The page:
Today, more than half the fish consumed around the world is farm-grown. Most farms overcrowd the fish, feed them massive amounts of antibiotics, and treat them with hormones and pesticides.
Yet despite concerns for human health and the environment, the aquaculture industry is growing an average of 6 percent annually to accommodate ever-rising demand.
To help assure higher quality production, the European Commission’s Horizon 2020 program and its Executive Agency for Small and Medium-sized Enterprises are investing millions of euros in a revolutionary open-sea aquaculture technology from Israel’s Gili Ocean Technology.
Gili Ocean’s Subflex (a contraction of “submerged flexible”) system, originally developed in cooperation with professors at the Technion-Israel Institute of Technology, features flexible cages that can be submerged underwater when there are strong currents and waves at sea.
“Growing fish in the open water greatly reduces the ecological impact,” CEO Yossi Melchner told ISRAEL21c. “The water quality is superb and you don’t need to add any external resources or energy because it is the ultimate habitat. But we need to deal with storms. This is why we started developing the Subflex technology in 2003.”
The Subflex system, which will include high-tech components such as sensors and image processors to boost efficiency, ease of use and cost-effectiveness, aims to make offshore aquaculture a long-term sustainable solution.
“The market for this solution is vast and growing because of the decrease in the quantity of fish worldwide and the sharp rise in consumption, together with increased awareness of the need to prevent environmental pollution in gulfs,” Melchner said.
A few other companies make stationery open-ocean cages that can be used only one at a time, he adds. “If you want to raise 1,000 tons of fish, you need several cages and you need to enter them in stages and shift them for feeding, harvesting and other tasks in the growth period. Our combination of submersible and flexible cages makes that possible.”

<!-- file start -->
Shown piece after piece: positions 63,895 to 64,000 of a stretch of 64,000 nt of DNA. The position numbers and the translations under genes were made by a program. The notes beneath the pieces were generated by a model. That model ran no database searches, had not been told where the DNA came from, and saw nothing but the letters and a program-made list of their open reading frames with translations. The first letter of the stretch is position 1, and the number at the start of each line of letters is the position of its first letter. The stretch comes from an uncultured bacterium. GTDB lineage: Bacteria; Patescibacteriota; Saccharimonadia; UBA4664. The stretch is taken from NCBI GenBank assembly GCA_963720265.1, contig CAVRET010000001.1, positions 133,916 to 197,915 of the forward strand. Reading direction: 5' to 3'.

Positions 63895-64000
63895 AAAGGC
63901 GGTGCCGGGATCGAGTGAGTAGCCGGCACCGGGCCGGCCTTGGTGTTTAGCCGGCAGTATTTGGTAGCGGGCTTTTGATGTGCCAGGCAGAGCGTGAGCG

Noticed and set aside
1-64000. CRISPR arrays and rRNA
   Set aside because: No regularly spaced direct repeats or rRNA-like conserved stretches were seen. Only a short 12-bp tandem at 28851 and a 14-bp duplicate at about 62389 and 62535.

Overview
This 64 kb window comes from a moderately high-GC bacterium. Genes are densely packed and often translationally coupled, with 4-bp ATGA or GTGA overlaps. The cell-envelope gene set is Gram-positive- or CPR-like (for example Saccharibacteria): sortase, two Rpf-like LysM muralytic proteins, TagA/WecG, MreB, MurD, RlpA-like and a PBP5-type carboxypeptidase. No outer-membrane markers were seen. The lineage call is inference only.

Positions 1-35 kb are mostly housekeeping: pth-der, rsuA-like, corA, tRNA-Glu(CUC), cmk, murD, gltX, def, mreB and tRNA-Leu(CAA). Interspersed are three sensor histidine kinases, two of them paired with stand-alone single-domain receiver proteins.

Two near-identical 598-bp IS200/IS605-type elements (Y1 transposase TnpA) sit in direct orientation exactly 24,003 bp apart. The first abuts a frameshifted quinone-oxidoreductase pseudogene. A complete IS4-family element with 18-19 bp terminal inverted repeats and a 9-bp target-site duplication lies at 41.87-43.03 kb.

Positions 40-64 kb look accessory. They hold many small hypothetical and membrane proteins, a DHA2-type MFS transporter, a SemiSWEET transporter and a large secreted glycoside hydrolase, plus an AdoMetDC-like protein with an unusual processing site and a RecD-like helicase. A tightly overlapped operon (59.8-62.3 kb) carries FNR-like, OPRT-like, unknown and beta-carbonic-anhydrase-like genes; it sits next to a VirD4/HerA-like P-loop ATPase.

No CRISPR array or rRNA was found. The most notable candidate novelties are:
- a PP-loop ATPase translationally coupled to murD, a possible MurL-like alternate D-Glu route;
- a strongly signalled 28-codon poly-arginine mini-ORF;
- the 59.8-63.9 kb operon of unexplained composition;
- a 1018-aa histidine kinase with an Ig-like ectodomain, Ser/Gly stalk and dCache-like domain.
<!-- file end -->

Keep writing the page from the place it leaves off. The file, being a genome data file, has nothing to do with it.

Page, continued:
Single-point mooring allows the cages to rotate 360 degrees with the flow of the ocean, and an open-valve mechanism allows for submersion when necessary while protecting the structure and the fish.
A small-scale pilot project was installed in Israel in 2004 as a proof of concept. In 2006, Gili Ocean launched its first commercial system 12 kilometers offshore of Ashdod, producing 400 tons of fish per year.
Over the next three years, three additional systems were set up near Ashdod to raise sea bream and, soon, European sea bass. The cages can be custom-sized for any species of fish, and several types can be raised at once in separate arrays.
“Right now there is ongoing development of fast-growing fish such as Bluefin tuna and they need superb water quality and huge cages, and we have them both,” Melchner said. “We have collaborations with several world institutes developing the protocol for our system.”
The one-stop operation reduces the work and manpower involved in maintenance. Crews tend the cages from one vessel, which also saves fuel, Melchner added.
Gili Ocean recently won an Israeli government tender to launch what Melchner said will be the largest open-sea fishing system in the world, with a capacity of close to 2,000 tons of fish.
“We are ordering all the components and starting to establish the system in the next few months. We’re building a tailor-made ship for this project. Our goal is to revolutionize the Israeli market by supplying high-quality fish at low prices with no antibiotics.”
Gili Ocean founded a daughter company, Beresheet Aquaculture, to manage the project with funding from a private foreign investor. Melchner explained that although the Israeli government is interested in lowering the price of fish for consumers, it is not providing any financial backing for the project.
“We want to see how we can benefit the most from our platform,” he said. “We will try to do some tourist programs on weekends to promote awareness, and also will work with seaweed farmers because raising a byproduct would make the farms more efficient.”
Now based in the Sharon area, Gili Ocean started out as one of the first portfolio companies of the hiCenter private business incubator in Haifa.
[Photo: Alberto Romeo / WikiCommons ]